What future Super Bowl ad creators thought of 2022’s commercials – VCU News

Everyone has an opinion on Super Bowl ads. And everyone has different views of what constitutes a good ad, be it humorous, nostalgic or tugging at the heartstrings. Who better to share their commentary on this year’s Super Bowl ads than the people who could be making those commercials in the future? VCU News asked five second-year students at Brandcenter at VCU — one from each concentration — for their take on this year’s commercials. (Spoiler: Coinbase’s simple bouncing QR code broke the mold.)

Andi Wenck (Experience Design

Was there an overall theme to this year’s ads?

From lighthearted and playful to sentimental and serious, this year’s Super Bowl ads embraced making memories and living life to the fullest. After nearly two years of the pandemic, this is something we’ve seen before and I think will continue to see moving forward. Consumers are eager to get back out there, and from the looks of this year’s Super Bowl ads, brands have made it clear that they’re ready for us too.

Andrea Wenck

What was the best Super Bowl ad this year? Why? What did they do right?

Coinbase’s bouncing QR code was colorful and quiet enough to make everyone stop and scan. Reminiscent of the iconic bouncing DVD logo, this 60-second silent ad generated so much buzz that it actually crashed the app. Flop? I think not. Leveraging this kind of digital nostalgia allows consumers to engage with Coinbase, curating an interactive connection they’ll remember long after the Super Bowl.

Which ad had a good premise, but didn’t stick the landing? What would you have done differently?

DraftKings’ adrenaline-packed montage encouraged consumers to “make it interesting.” But all we saw were stunts and recklessness. Gunning it for glory on the back of an Evel Knievel look-alike? Reckless. Jumping out of a blimp without a parachute? Reckless. I wonder if there’s a way to embrace the thrill of “make it interesting” without implying foolhardy behavior? Because while we like to gamble, we also like to win. And winning will always be more interesting than backlessness.

Chances are good that you could one day have an ad in the Super Bowl. Does that affect how you view today’s ads?

Whoever said, “You don’t want to know how the sausage is made,” is a liar and fun crusher. Knowing the amount of teamwork, creativity and strategy behind these commercials are what make them all the more fun. And I hope that one day, I have the opportunity to help make some Super Bowl sausage of my own.

Stephon Jacob (Strategy)

Was there an overall theme to this year’s ads?

There were tons of themes that showed up. My list are: Web 3.0 (crytopcurrency, nonfungible tokens and the metaverse), electric vehicles, alcoholic seltzers and brands tapping into nostalgia.

Stephon Jacob's concentration is Strategy.
Stephon Jacob

What was the best Super Bowl ad this year? Why? What did they do right?

To me the best ads in order are: Coinbase, Uber Eats, Google Pixel and Amazon Alexa.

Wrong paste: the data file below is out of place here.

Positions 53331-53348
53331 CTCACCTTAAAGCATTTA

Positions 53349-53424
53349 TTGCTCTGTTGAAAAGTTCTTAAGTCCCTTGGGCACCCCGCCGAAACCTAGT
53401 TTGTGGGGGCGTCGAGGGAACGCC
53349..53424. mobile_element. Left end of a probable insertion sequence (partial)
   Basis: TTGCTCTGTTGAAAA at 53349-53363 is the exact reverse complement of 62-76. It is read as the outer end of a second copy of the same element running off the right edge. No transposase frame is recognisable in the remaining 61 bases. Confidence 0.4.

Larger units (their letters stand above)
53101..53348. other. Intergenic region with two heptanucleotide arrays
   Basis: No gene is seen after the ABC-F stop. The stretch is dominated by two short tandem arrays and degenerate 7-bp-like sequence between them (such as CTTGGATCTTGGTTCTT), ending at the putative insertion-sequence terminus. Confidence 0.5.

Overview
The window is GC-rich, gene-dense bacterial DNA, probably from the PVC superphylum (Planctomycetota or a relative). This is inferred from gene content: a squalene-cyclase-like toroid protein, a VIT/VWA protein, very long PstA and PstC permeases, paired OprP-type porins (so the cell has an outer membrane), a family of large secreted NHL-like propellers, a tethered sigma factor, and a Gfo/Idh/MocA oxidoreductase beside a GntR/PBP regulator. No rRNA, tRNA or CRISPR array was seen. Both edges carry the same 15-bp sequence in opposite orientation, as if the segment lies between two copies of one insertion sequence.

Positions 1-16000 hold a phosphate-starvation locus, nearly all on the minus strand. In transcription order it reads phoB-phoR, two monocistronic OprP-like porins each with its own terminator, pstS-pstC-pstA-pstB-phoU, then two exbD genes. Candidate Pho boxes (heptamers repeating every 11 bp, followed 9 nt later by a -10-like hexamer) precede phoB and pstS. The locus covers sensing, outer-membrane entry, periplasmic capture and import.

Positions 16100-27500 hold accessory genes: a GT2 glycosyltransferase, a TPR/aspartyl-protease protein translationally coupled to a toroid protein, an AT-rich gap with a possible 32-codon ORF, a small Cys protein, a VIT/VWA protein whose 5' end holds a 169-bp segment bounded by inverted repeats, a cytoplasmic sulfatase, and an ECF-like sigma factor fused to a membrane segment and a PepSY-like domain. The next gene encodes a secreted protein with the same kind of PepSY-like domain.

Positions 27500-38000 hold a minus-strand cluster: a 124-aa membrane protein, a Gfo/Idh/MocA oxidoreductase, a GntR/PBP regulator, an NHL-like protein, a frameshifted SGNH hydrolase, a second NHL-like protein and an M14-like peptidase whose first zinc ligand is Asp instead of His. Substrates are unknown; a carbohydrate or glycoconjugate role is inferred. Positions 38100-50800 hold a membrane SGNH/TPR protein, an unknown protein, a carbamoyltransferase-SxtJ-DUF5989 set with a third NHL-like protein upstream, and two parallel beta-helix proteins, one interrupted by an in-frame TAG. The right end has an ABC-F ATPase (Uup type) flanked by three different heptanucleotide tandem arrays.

Why? Coinbase stood out and did something different from other brands by using their ad space to have a QR code bouncing around the screen. Everyone is used to using QR codes at restaurants during the pandemic. It was a great way to direct people to a landing page as well. Uber Eats delivers more than just food and they did a great job of showing people that. Google Pixel did a great job at showing the challenges Black people face in technology. They used photography and emotion to draw people in on a problem that is addressed in society. Amazon Alexa’s ad was funny and showed how Alexa knows what you’re thinking. They are using humor to lighten the mood about artificial intelligence and technology advancing.

Which ad had a good premise, but didn’t stick the landing? What would you have done differently?

The Salesforce ad had a great message. They want to make sure we take care of Earth and ensure it is a great place to live. This seems like a message Patagonia would push and it was odd coming from Salesforce. Most people don’t know what Salesforce is doing to make the planet sustainable. I would have added a call to action in the ad, a landing page with why this is relevant to Salesforce, and for the people who support their message a call to action on the landing page.

Chances are good that you could one day have an ad in the Super Bowl. Does that affect how you view today’s ads?

I had dreams of being on the big screen growing up. I signed with an NFL agent after graduation, but now I have dreams of getting on the big screen for advertising. I 110% look at ads differently. I think about how I can take advantage of the opportunity and how I can get a brand’s message off in a creative way.

What would you like to add?

For me, the Super Bowl is the best of both worlds: football and ads. I loved the Coinbase ad and I hope I can get on the big screen one day.

Coinbase used a bouncing QR code in its silent 60-second Super Bowl commercial.
Coinbase used a bouncing QR code in its silent 60-second Super Bowl commercial. The ad generated so much buzz that it actually crashed the app.

Craig Kissoon (copywriting)

Was there an overall theme to this year’s ads?